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Amid crush of migrants, Mass. lawmakers urge Biden to give state equal share of shelter funding

Governor Maura Healey has twice written to the Biden administration, imploring officials to grant work permits to the thousands of migrants who have overwhelmed the state’s shelter system. Above, people listened as staff discussed work authorizations at a clinic in Reading last month.David L. Ryan/Globe Staff

Just days after Governor Maura Healey signed off on a spending bill that will funnel hundreds of millions toward Massachusetts’ overwhelmed emergency shelter system, the state’s delegation in Washington is pleading for more.

In the letter, signed by the entire all-Democratic delegation and shared first with the Globe on Tuesday, members wrote to Homeland Security Secretary Alejandro Mayorkas, demanding that the Biden administration divvy up funding for migrant shelters equally among states to ensure that the state gets more money to help keep up with the rising demand.

The Biden administration recently requested $1.4 billion from Congress to provide shelter grants to local governments and nonprofits across the country to provide food, shelter, and other services for new arrivals to the states. The request was included as part of a broader supplemental spending bill the Biden administration is seeking to bolster its efforts to respond to the surge in migrants at the nation’s southern border, and would put more money toward hiring additional border patrol agents and asylum officers, as well as detention beds for those who cross the border and enter federal custody.

The Massachusetts congressional delegation argues President Biden’s plan doesn’t come close to covering the costs states are currently shouldering, especially states such as Massachusetts and New York that have seen large numbers of migrants arrive seeking aid and shelter. This year, Massachusetts only received about $2 million in funding from the shelter and services grant program, which local governments and nonprofits have to apply for.


The lawmakers are requesting an equitable distribution that takes into consideration factors such as the number of arrivals and previous allocations, officials said.

Combined, New York’s cities and nonprofits received $107 million in funding last year. Illinois received $31 million. Washington, D.C., received $5.1 million. The bulk of the funding went to border states like Texas and Arizona.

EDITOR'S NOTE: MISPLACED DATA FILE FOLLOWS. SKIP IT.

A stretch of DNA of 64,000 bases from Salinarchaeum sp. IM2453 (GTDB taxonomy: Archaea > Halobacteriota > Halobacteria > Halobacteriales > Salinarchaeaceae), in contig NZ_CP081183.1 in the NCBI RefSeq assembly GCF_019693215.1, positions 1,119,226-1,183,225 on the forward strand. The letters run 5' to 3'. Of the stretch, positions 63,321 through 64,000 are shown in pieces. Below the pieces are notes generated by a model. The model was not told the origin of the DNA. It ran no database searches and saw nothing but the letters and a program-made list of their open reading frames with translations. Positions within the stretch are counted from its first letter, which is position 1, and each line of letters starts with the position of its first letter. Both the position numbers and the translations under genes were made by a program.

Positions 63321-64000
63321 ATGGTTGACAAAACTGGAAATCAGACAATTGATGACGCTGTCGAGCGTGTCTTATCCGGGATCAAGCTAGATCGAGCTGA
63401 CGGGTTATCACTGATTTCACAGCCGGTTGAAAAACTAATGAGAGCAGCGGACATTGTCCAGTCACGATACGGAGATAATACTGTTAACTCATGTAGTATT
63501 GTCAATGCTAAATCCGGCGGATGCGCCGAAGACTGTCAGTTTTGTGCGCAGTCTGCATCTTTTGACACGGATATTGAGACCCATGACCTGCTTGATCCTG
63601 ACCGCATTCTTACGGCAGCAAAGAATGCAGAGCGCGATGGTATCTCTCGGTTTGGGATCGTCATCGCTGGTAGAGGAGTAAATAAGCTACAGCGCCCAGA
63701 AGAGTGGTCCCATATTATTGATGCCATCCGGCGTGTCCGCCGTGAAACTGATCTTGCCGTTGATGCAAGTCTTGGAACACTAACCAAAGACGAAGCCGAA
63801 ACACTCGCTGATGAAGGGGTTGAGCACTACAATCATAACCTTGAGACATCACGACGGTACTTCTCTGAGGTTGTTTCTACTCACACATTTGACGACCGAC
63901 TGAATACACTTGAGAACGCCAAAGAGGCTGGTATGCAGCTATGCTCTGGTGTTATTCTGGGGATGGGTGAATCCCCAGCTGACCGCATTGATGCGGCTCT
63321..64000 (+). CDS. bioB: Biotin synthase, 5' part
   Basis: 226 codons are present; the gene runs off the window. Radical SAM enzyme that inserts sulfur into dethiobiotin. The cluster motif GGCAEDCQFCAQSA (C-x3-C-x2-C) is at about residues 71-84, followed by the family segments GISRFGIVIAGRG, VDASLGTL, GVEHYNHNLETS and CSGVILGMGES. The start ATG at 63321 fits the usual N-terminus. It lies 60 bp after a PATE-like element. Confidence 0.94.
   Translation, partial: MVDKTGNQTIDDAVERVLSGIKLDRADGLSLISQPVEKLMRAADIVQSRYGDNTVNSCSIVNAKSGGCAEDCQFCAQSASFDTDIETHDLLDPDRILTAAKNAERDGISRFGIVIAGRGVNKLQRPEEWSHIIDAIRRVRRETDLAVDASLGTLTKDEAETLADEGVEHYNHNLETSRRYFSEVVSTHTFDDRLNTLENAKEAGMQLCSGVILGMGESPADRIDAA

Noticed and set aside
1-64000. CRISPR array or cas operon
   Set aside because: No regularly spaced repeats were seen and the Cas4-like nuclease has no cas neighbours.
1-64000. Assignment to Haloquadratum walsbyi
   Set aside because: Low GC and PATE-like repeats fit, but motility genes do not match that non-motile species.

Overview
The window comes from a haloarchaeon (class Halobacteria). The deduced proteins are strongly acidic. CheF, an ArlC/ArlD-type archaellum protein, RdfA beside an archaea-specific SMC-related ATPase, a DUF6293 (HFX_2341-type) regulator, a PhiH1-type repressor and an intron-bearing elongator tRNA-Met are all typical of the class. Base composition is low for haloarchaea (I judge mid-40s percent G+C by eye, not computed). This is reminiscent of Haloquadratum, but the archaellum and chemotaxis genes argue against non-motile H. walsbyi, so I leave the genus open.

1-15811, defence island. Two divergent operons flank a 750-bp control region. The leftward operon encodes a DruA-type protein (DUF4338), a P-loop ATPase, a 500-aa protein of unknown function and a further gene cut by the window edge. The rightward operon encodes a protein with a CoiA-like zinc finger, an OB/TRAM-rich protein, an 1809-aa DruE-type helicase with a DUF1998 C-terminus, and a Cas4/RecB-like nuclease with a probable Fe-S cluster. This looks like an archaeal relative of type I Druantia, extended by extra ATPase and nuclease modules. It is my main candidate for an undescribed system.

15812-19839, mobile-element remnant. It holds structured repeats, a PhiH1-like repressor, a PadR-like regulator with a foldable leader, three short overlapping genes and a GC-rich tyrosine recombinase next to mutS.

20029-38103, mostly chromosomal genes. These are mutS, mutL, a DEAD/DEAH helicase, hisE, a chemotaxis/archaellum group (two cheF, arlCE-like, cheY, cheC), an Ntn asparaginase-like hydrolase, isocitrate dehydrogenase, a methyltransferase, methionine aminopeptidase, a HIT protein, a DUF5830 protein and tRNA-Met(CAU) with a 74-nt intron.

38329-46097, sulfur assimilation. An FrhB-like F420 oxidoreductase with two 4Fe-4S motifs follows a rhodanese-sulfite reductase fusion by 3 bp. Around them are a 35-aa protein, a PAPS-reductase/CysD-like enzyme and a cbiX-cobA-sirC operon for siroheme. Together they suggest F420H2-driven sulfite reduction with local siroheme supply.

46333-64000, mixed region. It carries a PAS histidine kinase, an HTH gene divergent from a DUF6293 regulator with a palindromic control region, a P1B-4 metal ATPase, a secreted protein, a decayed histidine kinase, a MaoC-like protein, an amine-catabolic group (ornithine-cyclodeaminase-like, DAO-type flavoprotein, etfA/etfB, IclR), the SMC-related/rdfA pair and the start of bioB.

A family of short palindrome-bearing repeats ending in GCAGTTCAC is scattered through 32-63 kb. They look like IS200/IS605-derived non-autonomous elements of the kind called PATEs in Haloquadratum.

“The $1.4 billion supplemental request is a fraction of the collective need,” Massachusetts lawmakers wrote. “As such, we urge you to distribute all future SSP funds equitably, ensuring a fair and humanitarian response to the surge in migration.”

As of late October, Massachusetts officials said the state had spent $115 million on sheltering families, more than one-third of its initial $325 million emergency shelter budget.

As many as 40 families arrive each day in Massachusetts seeking temporary housing, the delegation said, but only around 20 families exit the system each day.

The crush of homeless families in the state’s emergency shelter system has become so burdensome that last month, the state effectively suspended a decades-old law that guaranteed homeless families a right to shelter and started letting homeless and migrant families spend the night in converted conference rooms in a state transportation building in Boston.

Healey imposed a limit of 7,500 families, citing a strained program that was running out of space, personnel, and money.

State officials have now prioritized some families over others for shelter; those who don’t make the cut are placed on a waitlist. As of Monday, the waitlist had grown to 175 families.

For decades, homeless families have been guaranteed shelter under a 1980s-era law in Massachusetts, the only state with a so-called right-to-shelter requirement. But the current statute makes the mandate “subject to appropriation” — in other words, the state is required to follow it only as long as it has enough funding.


In August, Healey declared a state of emergency over the shelter system and, weeks later, said she would activate up to 250 members of the National Guard to help families living in hotels who don’t have a contracted service provider, typically a nonprofit, to help them access medical care, find transportation, or organize food deliveries.

The state has also opened two new family “welcome centers” and a temporary shelter on Joint Base Cape Cod, as well as directed an infusion of money to local organizations helping migrants with case management and legal assistance.

The delegation’s plea Tuesday is not the first time local leaders have begged the Biden administration to do more on what has become a crisis in cities nationwide.

Representative Jake Auchincloss, Democrat of Newton, asked Biden to send a team to “assess” the situation here, and Healey has twice written to the administration, imploring officials to grant work permits to the thousands of migrants who have overwhelmed the state’s shelter system and to send money to help the state provide resources such as housing and transportation. The congressional delegation has done the same.

“[Shelter] funding has not been equitably distributed, leaving Massachusetts to expend increasingly large sums of money to provide humanitarian aid to arriving migrants,” they wrote. “This presents a significant challenge.”

Samantha J. Gross can be reached at samantha.gross@globe.com. Follow her @samanthajgross.